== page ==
Looking to make a change to your color, or just wanting a touch up for…
HELP! MY STYLIST WON’T DO WHAT I WANT
Have you ever been told “No” when asking your stylist for a change? It may hurt to hear it at first, but usually there’s a reason behind the reluctance. The best thing stylists can do is talk openly with clients about why a change may not work, and offer an alternative. But that doesn’t always happen. So, in case you’re still not sure why your idea was shot down, here are some of the most common reasons I see.
1. It won’t look good on you.
If your skin tone won’t support the color you’re asking for, or if the cut will not be flattering to your face shape, your stylist may hesitate to make the change. For some stylists, it’s difficult to navigate these conversations because they don’t want to hurt feelings or say anything that could be perceived as negative or critical about your look. Try asking your stylist, “Do you think this cut or color would be flattering on me?” and follow up with, “Why?” This can open up a conversation where your stylist feels comfortable giving advice.
2. The maintenance will be difficult for you.
Some styles require more maintenance and some clients just won’t commit the time or the budget to keep them up. Generally, stylists like to do something that will look good until they see you next, not something that will only look good for the first couple days. Even with all of your good intentions, if your stylist knows that you rarely get into the salon as often as you say you will, they may hesitate to make a change.
3. You are asking for something too extreme.
Typically, if you stick within a range of a couple shades lighter or a couple shades darker than your natural color, you will look great. If you want to go much darker or lighter than that, there are other adjustments that may need to be made, like a change in makeup or clothing, for example. If you’re willing to make other adjustments in order for the extreme change to work, be sure to let your stylist know that you’re committed and ready. If they still hesitate to make the change, maybe your past history is telling them otherwise.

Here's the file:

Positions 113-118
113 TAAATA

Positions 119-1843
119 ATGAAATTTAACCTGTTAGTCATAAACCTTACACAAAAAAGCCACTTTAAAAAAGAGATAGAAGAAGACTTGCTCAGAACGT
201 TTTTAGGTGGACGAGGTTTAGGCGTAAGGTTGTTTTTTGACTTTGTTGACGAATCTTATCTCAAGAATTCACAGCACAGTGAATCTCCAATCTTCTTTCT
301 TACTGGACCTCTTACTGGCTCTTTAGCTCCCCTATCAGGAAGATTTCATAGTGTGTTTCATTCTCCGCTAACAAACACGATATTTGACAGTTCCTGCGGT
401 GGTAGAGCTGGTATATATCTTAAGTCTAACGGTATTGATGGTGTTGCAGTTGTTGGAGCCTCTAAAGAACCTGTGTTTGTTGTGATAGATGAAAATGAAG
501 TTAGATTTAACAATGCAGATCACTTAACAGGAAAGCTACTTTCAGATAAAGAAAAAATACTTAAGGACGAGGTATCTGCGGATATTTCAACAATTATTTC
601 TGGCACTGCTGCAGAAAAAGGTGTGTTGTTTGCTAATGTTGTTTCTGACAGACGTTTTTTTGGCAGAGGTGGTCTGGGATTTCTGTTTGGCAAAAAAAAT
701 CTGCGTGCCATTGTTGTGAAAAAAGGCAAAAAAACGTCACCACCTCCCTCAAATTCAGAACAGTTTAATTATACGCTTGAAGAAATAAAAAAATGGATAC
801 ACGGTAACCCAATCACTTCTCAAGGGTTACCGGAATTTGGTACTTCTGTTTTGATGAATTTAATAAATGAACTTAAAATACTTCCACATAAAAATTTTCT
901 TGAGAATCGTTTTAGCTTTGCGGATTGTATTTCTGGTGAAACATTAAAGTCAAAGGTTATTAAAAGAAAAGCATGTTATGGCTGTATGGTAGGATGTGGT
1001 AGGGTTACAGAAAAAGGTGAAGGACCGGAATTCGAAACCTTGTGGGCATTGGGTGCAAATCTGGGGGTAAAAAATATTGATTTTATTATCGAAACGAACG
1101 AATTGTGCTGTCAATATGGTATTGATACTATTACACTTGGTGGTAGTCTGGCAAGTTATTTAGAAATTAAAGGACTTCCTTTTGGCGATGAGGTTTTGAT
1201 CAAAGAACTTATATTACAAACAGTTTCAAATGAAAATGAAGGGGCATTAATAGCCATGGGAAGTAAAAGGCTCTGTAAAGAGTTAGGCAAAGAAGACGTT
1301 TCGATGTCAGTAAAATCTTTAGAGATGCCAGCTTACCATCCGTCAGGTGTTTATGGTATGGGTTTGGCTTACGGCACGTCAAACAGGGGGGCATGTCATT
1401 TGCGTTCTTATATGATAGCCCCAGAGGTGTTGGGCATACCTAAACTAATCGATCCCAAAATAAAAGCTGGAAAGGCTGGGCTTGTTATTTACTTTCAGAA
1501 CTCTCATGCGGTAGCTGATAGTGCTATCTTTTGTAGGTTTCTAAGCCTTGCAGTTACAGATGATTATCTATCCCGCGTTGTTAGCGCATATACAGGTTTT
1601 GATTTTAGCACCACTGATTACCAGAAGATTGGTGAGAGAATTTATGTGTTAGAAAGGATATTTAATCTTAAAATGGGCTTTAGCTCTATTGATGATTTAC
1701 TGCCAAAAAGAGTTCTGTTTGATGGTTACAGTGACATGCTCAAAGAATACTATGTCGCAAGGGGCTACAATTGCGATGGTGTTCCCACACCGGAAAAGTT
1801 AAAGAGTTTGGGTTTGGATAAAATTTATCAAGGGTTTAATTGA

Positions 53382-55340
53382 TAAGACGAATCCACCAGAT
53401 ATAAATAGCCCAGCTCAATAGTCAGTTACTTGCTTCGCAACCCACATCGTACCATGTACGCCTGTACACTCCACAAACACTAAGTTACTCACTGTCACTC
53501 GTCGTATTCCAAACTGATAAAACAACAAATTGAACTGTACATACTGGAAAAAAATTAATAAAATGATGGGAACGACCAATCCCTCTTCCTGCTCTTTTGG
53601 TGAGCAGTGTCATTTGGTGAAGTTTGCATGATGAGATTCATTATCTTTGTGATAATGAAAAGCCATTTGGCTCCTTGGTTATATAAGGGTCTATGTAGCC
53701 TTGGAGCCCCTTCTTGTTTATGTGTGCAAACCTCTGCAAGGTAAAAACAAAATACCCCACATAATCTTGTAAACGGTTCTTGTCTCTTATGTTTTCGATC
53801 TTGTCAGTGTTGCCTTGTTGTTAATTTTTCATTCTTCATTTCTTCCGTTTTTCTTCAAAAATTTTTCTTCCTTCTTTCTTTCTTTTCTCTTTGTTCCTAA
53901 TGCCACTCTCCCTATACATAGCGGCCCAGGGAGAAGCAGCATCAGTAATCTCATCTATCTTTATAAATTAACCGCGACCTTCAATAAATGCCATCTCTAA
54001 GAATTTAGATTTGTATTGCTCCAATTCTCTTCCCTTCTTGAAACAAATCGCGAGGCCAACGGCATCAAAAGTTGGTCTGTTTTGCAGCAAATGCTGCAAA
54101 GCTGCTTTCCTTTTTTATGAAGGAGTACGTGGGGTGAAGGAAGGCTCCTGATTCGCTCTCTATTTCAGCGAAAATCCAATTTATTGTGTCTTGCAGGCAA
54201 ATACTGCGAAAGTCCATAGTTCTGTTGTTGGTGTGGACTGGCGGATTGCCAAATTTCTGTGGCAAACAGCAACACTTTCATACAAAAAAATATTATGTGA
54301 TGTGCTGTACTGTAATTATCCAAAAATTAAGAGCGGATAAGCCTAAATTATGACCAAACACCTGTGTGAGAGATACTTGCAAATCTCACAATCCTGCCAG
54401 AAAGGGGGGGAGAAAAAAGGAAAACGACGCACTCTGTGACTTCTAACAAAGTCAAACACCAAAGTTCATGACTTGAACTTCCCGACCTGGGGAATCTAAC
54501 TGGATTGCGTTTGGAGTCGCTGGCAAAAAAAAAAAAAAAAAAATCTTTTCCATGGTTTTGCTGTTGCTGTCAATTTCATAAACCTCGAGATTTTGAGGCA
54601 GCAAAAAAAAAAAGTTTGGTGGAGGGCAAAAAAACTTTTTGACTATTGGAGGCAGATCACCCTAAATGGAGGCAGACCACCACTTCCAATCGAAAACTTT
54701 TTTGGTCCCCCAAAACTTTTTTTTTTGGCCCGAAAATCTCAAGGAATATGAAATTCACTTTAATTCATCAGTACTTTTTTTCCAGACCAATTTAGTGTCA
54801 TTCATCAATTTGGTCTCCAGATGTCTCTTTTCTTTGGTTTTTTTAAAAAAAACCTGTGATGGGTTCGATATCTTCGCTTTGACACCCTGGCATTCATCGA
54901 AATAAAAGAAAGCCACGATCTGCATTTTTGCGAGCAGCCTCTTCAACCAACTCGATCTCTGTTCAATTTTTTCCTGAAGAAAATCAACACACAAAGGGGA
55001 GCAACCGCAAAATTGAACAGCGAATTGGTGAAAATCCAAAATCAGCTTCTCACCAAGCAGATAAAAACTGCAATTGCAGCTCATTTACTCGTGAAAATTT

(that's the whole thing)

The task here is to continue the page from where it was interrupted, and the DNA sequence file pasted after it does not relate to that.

4. Your hair is in really bad condition.
This one can be tricky because clients often don’t realize just how compromised their hair is. Your stylist wants you to be happy about your hair, but they also want to do good work. If your hair is too damaged, not only is the color result unpredictable, but there’s a chance that you won’t end up with any hair on your head at all. If your stylist says your hair cannot take it, don’t push. Follow the repair regimen they recommend and then you can start working toward the change you want.
5. You aren’t willing to do the aftercare.
Sometimes it’s possible to do a change, or push the hair a little further, but only if you commit to take care of it afterward. Otherwise, your stylist may feel it’s not worth the risk. If the repair regimen isn’t going to be followed or if the color will not be protected, you will be dissatisfied with the change in the end and may blame your stylist for the problems. A stylist cannot put their personal guarantee on your color, or the condition of your hair, unless you are following their recommended aftercare advice.
6. You don’t really know what you want yet.
A stylist may want to decide with you, not for you. Your stylist should offer professional advice or opinions, but ultimately you have to wear the hair, so you have to help make the decisions about it, at least until more trust is built. If you are unsure, your stylist won’t want to force you into something. They may have been burned doing that in the past. Once you have built a solid relationship with your stylist, and they can tell that you are totally confident in letting them take the reins, then they will be more willing to make those decisions. And often, that’s when you’ll really get your best looks.
7. They are protecting you from yourself.
Sometimes a bad situation or an emotional time in life makes you want to do something different. But often, what you think you want in the moment isn’t really what you want long term. If you’re in a fragile state, your stylist may talk you out of making the change, at least for the time being.
Overall, a good stylist wants what is best for you, what will work for you, and what will make you happy when you look in the mirror. Sometimes they’re not saying “No” permanently, they’re just laying the groundwork for you to be happy with whatever changes you decide to make. Talk to them, ask questions, and build a good rapport with them. You’ll see that they actually do have your best interests at heart.